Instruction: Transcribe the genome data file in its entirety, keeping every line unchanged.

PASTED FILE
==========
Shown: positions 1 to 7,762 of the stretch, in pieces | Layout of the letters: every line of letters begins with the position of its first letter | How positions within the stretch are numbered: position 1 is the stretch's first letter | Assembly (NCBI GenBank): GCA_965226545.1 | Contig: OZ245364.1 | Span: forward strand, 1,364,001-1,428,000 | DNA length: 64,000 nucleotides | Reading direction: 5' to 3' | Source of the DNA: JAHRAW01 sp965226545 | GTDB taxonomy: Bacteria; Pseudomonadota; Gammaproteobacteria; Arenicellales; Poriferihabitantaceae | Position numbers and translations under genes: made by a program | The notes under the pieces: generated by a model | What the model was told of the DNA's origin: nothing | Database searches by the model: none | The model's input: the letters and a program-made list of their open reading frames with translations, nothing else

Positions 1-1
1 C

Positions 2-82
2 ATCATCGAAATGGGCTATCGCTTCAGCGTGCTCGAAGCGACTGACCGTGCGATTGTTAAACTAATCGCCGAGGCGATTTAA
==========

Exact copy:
Shown: positions 1 to 7,762 of the stretch, in pieces | Layout of the letters: every line of letters begins with the position of its first letter | How positions within the stretch are numbered: position 1 is the stretch's first letter | Assembly (NCBI GenBank): GCA_965226545.1 | Contig: OZ245364.1 | Span: forward strand, 1,364,001-1,428,000 | DNA length: 64,000 nucleotides | Reading direction: 5' to 3' | Source of the DNA: JAHRAW01 sp965226545 | GTDB taxonomy: Bacteria; Pseudomonadota; Gammaproteobacteria; Arenicellales; Poriferihabitantaceae | Position numbers and translations under genes: made by a program | The notes under the pieces: generated by a model | What the model was told of the DNA's origin: nothing | Database searches by the model: none | The model's input: the letters and a program-made list of their open reading frames with translations, nothing else

Positions 1-1
1 C

Positions 2-82
2 ATCATCGAAATGGGCTATCGCTTCAGCGTGCTCGAAGCGACTGACCGTGCGATTGTTAAACTAATCGCCGAGGCGATTTAA